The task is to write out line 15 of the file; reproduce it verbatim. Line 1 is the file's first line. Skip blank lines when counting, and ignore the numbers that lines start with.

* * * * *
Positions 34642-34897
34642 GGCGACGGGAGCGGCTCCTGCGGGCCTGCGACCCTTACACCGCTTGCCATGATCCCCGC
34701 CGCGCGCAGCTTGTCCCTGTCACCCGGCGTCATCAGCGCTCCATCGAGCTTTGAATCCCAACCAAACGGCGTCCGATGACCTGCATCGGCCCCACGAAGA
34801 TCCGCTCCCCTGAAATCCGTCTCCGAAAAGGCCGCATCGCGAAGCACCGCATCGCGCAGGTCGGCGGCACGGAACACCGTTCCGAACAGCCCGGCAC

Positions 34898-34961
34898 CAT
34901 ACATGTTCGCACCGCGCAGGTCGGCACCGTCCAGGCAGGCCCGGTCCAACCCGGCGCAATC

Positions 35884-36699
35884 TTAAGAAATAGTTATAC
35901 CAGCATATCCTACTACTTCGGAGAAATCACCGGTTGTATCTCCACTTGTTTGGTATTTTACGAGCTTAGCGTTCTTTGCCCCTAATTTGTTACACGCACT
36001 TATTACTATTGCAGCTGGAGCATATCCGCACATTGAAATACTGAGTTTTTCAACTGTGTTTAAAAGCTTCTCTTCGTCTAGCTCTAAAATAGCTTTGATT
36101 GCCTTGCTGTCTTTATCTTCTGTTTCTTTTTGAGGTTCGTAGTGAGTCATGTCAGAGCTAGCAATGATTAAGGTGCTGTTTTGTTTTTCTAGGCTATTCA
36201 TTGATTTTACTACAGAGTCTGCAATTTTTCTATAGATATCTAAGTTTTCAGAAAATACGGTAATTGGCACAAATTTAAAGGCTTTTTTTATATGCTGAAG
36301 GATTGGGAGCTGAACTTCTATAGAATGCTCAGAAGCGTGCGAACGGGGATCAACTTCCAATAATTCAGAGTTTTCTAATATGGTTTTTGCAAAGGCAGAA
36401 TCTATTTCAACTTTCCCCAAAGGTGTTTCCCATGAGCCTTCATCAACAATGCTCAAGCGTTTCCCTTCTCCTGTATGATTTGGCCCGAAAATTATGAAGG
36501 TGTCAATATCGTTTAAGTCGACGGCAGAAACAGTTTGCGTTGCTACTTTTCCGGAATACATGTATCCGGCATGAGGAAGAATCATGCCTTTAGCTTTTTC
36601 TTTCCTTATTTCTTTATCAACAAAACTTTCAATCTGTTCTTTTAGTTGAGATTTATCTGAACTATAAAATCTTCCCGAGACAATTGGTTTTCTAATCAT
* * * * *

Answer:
36401 TCTATTTCAACTTTCCCCAAAGGTGTTTCCCATGAGCCTTCATCAACAATGCTCAAGCGTTTCCCTTCTCCTGTATGATTTGGCCCGAAAATTATGAAGG